- Laughter: We love to laugh together, to make each other laugh, and to enjoy our work as we do it. Every day.
Chances are that your organization has some policies and benefits in place to promote physical wellness. Are there areas in which you can enhance mental and emotional wellness in the workplace as well in order to optimize the experience?
Principle #3: Follow known standards and best practices.
Treat people well, compensate them fairly, provide challenging work and opportunities for professional development, promote healthy lifestyle choices, respect your employees and make them feel valued. At the core of it, these are the best practices for a workplace that promotes wellness.
We strive to meet these standards, and we assess ourselves against them regularly—including ensuring that our compensation and benefits packages meet (or exceed) those of comparable organizations. And each quarter, we take the time to meet as a group, review our progress, and set goals.
How does your organization rate against best practices? Are there aspects of workplace wellness that could be improved and enhanced by bringing your organization in closer alignment with some of these principles?
Principle #4: Deviate from standards when appropriate
As any talented and effective user experience designer will tell you- you need to have the basics in place in order to start bending the rules.
But when you’re ready to start making exceptions—finding meaningful moments to make the experience unique can be one of the most fun aspects of the work.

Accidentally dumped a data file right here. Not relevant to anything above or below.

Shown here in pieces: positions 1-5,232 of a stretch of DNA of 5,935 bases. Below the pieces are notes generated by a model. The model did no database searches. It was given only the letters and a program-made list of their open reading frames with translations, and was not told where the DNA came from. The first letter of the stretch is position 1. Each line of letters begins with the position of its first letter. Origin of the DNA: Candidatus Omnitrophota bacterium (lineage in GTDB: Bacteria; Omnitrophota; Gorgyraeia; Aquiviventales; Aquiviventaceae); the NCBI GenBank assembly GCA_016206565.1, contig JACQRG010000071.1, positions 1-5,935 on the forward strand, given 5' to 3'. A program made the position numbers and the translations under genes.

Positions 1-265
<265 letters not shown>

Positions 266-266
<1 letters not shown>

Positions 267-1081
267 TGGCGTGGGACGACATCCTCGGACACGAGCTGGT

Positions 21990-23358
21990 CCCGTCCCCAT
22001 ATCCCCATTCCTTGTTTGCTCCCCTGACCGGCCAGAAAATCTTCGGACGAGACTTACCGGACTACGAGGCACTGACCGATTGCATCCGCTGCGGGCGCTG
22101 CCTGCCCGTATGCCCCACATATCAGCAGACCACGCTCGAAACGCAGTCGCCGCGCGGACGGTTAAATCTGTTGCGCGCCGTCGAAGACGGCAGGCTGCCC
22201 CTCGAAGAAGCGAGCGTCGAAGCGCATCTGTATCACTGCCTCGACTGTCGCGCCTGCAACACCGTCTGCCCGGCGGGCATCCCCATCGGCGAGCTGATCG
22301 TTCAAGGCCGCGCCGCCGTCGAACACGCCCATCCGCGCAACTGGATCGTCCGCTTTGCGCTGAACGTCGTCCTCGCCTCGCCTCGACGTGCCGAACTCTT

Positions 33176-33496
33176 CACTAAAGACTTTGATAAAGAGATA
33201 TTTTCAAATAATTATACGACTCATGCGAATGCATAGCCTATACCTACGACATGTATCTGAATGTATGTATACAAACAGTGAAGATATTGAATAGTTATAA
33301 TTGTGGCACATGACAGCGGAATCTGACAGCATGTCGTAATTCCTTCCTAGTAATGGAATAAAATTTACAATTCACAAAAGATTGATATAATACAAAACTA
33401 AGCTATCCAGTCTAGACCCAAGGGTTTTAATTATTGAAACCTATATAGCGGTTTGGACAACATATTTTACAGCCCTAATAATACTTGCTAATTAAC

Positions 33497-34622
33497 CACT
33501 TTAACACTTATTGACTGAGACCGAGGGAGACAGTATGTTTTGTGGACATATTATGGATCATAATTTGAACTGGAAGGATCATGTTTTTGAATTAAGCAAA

So yes, we try to follow all of the best practices mentioned above in promoting workplace wellness—but we also like to improvise. One of our favorite ways to bend the rules:
Based on the unique characteristics of your organization and employees- is there something unique that you can do to promote their wellness?
Creating and evolving a workplace experience that promotes wellness is a goal and aspiration of Crux Collaborative. Thinking about and using the same principles we use when designing user experiences has helped guide our efforts toward meeting that goal. Hopefully these principles—and seeing how we’ve applied them—can help your organization as well.
By Mahtab Rezai
Principal & CEO
Mahtab has spent nearly two decades as a user experience designer, researcher, strategist, leader, and mentor. She has designed user experiences for companies ranging from startups to the Fortune 50.View Mahtab's Bio